TEN YEARS AFTER THE 9/11 RELEASE OF THE BAND’S
LAST ALBUM ‘SUPERCONNECTOR’ SINGER/SONGWRITER
MARK DAVISON REVAMPS GEMS FROM HIS POPULAR
‘90s BAND ALONG WITH EIGHT NEW TRACKS
ON ‘THE LIVING END: THEN AND NOW’
* * *
The Specially Priced Two-Disc Set Includes 13 Songs From
Cubic Feet’s Four Recordings And Disc Of New Tracks,
All Produced By Pete Solley (Oingo Boingo, The Romantics),
Who Produced ‘Make Waves Not War’, the 2009 Debut Album
By Davison’s New Band Nuke The Soup
Sometimes just when you think the party’s over, it’s merely a cool musical hiatus before ‘The Living End.’
In 2002, Mark Davison was vacationing in St. Thomas, taking some much needed chill time and celebrating the recent release of Superconnector, the fourth album by Cubic Feet, the popular indie band the singer/songwriter founded in the mid-‘80s with guitarist/keyboardist Woody Lissauer.He got wind that their song “Hold On Me” was #2 on “8 at 8” on Pirate Radio U.S. Virgin Islands and immediately contacted the station’s program director. Davison soon made a return visit to the island, this time with the full ensemble, headlining the station’s First Annual Birthday Bash at Bolongo Bay—which turned out to be one of the final live performances by Cubic Feet. But you can’t keep a great band down forever—especially when some of their best material has never been officially released.
Superconnector had the odd fortune to be released on 9/11, a day when the world changed and music was far from everyone’s thoughts. Ten years later, Davison and Lissauer celebrate life and affirm the power of music with the release (April 4 on iTunes, May 5 on CD) of The Living End – then and now, a specially priced double CD set. It includes a 13-track “Best Of” collection compiled from Cubic Feet’s four albums from the ‘90s and early 2000s, and a bonus disc featuring eight previously unheard songs, including “The Living End,” a mid-tempo rootsy blues rocker which is being promoted to Triple AAA and college radio starting on May 2-3. All 21 songs were originally recorded in analog at Davison’s Cubic Studios and were re-mastered for this project at Gateway Mastering in Maine.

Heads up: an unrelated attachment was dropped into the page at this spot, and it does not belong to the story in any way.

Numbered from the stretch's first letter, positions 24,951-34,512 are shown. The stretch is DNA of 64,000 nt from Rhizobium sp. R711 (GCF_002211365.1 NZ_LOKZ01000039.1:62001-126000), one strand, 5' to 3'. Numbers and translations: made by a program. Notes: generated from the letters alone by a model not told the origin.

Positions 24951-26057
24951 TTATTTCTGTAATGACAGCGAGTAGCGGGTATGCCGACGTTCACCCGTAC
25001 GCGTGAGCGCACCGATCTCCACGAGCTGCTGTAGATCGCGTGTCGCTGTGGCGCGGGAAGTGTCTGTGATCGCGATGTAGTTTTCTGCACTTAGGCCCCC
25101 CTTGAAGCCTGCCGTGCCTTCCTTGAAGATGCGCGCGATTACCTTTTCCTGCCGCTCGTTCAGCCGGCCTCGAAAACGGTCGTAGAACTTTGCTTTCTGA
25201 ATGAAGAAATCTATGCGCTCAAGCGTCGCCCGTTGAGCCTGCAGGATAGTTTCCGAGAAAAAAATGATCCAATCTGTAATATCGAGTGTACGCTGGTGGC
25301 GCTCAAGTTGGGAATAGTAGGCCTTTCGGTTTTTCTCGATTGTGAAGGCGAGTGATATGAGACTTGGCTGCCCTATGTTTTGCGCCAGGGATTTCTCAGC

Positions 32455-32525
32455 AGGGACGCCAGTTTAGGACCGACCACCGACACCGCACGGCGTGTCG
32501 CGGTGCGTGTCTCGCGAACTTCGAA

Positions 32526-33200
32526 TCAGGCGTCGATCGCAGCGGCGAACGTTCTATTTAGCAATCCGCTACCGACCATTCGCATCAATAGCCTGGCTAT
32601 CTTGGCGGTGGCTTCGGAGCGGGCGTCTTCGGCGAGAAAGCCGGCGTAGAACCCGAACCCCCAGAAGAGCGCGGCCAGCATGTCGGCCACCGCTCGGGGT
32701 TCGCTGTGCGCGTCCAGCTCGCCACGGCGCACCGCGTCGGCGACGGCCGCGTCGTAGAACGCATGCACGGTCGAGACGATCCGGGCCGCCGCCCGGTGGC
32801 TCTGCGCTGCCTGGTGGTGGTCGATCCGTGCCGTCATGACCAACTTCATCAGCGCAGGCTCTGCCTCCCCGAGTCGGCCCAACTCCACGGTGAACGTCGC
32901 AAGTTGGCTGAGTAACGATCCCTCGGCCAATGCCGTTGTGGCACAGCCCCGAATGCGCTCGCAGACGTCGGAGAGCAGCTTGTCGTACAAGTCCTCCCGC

In May 2011, the Baltimore area based Davison will perform onstage with Lissauer at the Dewey Beach High Tide Jamfest in Dewey Beach, Delaware. Lissauer will be introduced in the middle of a set by Davison’s new band Nuke the Soup, which released its first album in 2009.
Davison will debut The Living End – then and now at the NON-COMM Convention in Wilmington, a gathering of noncommercial radio stations (mostly Triple AAA) May 19-21.
“I’m excited to perform these songs again and be at NON-COMM sharing the good news that Cubic Feet is still around,” he says. “I feel like I had to put a cap on it this way. I let Cubic Feet go for a bit, but I always felt there was unfinished business. It’s a wonderful experience revisiting these songs, taking that trip down memory lane, and it was fun putting them together in a way that made sense, with strong continuity from song to song.
“Woody and I went through some different phases as Cubic Feet evolved,” Davison adds, “from those Bryan Ferry influences on our 1991 debut Across The River to the sonic distortion on Passenger in Time (1994) that was a product of the grunge era. By the time we did Inside Rail (1997) and our best album, Superconnector (2001), our vibe had changed and we hit our creative stride doing rootsy, straight ahead rock that had a touch of Americana, then the classic American sound that came to define the band. The last album even had some Hammond B-3 organ on it, adding another dimension. The songs still sound great to me after all these years, and truly reflect the way we grew creatively over the course of that wonderful decade-plus.”
One of the major common threads that runs through all of the Cubic Feet material on The Living End – then and now is producer Pete Solley, best known for his seminal work with Oingo Boingo and The Romantics; also behind the boards for Cubic Feet’s original sessions was producer Dave Adams. Solley is still a major creative force in Davison’s musical life, producing Nuke the Soup’s Make Waves Not War, which the singer describes as “looser, with more of an island vibe, surf and skiing vibe.”